The only thing you can control is yourself. Do not give any mental or emotional energy to what you cannot control. This includes the condition of the golf course, the weather conditions, your playing partners' behavior or their scores. Spend your energy on preparing for your shot, sticking to your game plan, your own awareness and changing negative perceptions to positive thoughts.
Tips for having control of your game:
1. Never give up.
2. Make a plan and stick to it.
3. Let go of expectations.
4. Give yourself permission to make mistakes.
5. After a mistake, slow down and breathe deeply.
6. Know your skill level and play percentage shots.
7. Be flexible. Golf is full of surprises.
8. Use positive self-talk throughout the round.
9. Use the same preshot routine on every shot.
10. Maintain your arousal level.
11. Give up judgment and analysis on the course.
12. Play from your heart.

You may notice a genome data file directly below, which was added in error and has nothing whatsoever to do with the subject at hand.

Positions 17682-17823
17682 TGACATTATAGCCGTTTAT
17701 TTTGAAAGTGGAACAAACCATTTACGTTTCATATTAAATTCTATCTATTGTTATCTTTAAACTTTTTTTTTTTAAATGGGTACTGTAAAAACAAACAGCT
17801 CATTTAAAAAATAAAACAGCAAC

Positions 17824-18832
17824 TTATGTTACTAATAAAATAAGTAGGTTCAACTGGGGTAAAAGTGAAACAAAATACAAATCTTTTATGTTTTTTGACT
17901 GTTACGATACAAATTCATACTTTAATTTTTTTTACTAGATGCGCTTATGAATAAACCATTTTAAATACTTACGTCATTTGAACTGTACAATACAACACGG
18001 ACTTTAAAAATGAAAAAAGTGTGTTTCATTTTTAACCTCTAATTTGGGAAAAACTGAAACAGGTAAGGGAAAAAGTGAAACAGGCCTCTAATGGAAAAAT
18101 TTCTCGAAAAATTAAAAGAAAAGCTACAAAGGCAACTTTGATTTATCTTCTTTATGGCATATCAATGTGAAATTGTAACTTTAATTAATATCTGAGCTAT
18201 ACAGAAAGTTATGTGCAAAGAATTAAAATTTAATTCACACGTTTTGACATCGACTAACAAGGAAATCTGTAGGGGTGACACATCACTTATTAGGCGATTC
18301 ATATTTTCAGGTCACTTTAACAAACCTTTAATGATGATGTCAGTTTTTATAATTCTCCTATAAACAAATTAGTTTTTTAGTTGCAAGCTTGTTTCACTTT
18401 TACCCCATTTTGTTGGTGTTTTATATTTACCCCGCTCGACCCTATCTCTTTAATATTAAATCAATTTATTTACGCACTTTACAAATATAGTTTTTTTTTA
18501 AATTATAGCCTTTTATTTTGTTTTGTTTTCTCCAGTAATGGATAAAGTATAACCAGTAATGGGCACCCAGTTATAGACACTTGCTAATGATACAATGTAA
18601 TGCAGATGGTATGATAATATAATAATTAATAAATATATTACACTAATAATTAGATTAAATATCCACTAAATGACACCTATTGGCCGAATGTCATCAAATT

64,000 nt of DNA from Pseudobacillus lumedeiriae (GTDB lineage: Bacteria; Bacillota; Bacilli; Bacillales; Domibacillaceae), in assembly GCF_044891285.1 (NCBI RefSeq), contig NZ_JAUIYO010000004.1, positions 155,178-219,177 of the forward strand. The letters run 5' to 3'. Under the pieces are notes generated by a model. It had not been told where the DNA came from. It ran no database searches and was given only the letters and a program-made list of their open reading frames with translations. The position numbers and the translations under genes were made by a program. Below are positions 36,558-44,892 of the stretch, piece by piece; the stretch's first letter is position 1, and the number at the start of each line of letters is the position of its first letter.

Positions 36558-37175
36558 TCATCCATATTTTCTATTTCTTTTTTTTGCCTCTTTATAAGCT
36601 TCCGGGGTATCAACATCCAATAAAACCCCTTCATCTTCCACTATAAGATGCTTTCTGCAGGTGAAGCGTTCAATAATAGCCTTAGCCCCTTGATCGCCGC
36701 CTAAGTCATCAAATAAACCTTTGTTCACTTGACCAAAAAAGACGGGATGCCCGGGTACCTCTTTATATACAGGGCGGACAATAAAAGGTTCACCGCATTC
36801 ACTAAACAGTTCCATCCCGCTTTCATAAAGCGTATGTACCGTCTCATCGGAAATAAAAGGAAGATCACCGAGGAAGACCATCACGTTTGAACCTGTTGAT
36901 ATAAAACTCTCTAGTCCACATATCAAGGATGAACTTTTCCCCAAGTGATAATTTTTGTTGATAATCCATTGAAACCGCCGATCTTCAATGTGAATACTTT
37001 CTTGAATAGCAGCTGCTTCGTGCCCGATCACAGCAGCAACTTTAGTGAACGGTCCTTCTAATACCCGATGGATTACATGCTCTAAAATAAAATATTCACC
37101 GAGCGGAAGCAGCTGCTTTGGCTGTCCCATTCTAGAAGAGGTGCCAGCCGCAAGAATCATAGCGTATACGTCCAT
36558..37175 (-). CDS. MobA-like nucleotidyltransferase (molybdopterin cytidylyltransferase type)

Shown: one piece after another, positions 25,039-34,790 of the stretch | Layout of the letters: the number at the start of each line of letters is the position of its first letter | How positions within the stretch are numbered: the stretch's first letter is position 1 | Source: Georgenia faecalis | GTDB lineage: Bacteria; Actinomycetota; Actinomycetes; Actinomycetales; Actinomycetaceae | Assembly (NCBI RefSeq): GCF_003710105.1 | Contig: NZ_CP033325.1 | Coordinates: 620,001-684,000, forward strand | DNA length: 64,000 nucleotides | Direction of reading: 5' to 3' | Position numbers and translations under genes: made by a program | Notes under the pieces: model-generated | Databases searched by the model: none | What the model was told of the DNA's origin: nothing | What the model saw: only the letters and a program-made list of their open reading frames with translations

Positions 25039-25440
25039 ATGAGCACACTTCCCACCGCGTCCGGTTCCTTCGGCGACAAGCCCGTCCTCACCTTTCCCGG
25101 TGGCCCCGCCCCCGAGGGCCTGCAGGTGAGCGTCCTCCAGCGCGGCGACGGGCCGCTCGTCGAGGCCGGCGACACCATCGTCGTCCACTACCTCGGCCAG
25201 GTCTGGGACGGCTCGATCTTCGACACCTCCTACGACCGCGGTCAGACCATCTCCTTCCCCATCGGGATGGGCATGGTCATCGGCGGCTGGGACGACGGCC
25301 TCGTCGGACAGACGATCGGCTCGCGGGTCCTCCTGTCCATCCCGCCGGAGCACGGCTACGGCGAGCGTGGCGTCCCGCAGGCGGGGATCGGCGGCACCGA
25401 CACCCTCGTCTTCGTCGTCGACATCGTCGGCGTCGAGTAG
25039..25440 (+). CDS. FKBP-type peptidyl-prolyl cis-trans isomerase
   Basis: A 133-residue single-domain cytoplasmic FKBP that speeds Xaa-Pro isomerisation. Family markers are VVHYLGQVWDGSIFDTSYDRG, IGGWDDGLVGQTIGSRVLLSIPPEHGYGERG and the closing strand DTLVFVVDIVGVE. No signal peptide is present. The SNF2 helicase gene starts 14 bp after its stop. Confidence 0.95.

13. Play for your own enjoyment.
One of the keys to playing in the zone is having control of your thoughts and emotions. To play well in a tournament or in a match where you are betting against your friends, you need to have control of your emotions. The pressure of the situation has to do with your perception. You can decide to thrive on the pressure (being in the hunt) or become nervous and anxious (fearful of the results). It all depends on your internal dialogue. Choose to shift your thoughts to creating a good shot or putt. Focus your attention on the target and visualize the shot you want to hit.
"I have done my best."
That is about all the philosophy of living one needs.
"I can't tell you how much I have enjoyed your articles. My son has just come in second in the 6-8 year-old category at the World Junior Golf Championships in San Diego. He was the favorite golfer and person of all the parents who were there. That is a victory worth more than coming in first in any tournament….. to be loved and admired even by your opponents. All this has been possible with your assistance and the excellent advice. Thanks very much for your assistance. I look forward to your upcoming newsletters."